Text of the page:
electromagnetic pulse

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electromagnetic pulse

[i¦lek·trō·mag′ned·ik ′pəls]
(electromagnetism)
The pulse of electromagnetic radiation generated by a large thermonuclear explosion.
McGraw-Hill Dictionary of Scientific & Technical Terms, 6E, Copyright © 2003 by The McGraw-Hill Companies, Inc.

EMP

(ElectroMagnetic Pulse) A natural or man-made burst of electric or magnetic energy in the atmosphere. With frequencies below the light spectrum, a nuclear bomb, lightning strike or a device designed to emit such a pulse are sources of an EMP. A massive solar eruption (solar flare) can also disrupt communications satellites.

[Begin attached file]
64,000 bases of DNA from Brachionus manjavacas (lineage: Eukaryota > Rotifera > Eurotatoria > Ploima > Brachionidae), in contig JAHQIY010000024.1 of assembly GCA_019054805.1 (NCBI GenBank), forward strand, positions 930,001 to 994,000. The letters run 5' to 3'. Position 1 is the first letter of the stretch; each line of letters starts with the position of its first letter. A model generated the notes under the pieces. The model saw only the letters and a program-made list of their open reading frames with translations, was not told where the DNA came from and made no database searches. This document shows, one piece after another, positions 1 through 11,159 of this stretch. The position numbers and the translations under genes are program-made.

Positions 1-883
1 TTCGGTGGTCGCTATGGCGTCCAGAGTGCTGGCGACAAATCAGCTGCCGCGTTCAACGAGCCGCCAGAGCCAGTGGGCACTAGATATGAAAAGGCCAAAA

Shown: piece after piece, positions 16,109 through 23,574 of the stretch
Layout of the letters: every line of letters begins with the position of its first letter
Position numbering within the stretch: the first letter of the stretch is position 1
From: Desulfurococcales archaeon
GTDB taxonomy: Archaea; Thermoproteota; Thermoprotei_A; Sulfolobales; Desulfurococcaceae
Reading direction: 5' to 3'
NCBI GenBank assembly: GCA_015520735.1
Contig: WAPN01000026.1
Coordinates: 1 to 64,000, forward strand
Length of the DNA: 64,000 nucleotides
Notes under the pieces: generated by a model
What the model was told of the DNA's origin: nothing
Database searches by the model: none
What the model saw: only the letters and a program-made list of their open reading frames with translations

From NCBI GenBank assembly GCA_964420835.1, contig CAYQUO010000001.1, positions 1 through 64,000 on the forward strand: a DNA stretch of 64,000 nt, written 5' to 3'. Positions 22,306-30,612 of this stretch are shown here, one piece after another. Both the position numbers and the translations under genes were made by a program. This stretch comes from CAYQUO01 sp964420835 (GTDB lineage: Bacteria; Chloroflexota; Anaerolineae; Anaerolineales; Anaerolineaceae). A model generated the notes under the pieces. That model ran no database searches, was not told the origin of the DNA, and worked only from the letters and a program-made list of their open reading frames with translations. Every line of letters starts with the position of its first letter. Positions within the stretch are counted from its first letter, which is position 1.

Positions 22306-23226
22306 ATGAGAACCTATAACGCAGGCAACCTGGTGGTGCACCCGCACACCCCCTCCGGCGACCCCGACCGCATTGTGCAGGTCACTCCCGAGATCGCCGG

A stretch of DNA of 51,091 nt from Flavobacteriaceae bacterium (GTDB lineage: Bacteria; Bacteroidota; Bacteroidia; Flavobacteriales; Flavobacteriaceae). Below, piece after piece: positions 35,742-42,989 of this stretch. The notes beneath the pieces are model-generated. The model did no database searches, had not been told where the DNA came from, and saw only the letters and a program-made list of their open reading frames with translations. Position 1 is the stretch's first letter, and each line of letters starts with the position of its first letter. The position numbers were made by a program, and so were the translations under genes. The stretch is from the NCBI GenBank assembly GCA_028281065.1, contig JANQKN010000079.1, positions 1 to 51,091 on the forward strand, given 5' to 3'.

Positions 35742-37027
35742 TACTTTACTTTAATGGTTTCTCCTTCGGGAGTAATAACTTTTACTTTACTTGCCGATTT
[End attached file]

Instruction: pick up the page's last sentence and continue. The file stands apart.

Weaponry specifically designed to target an area with an EMP have been speculation for decades; however, regardless of the type, the distance from the source to an electronic device determines the damage.

Data Protection
Hard drives, SSDs and flash drives are susceptible to EMP damage, whereas optical discs are not. In order to survive an EMP, drives should be stored in a protected container (see Faraday cage).
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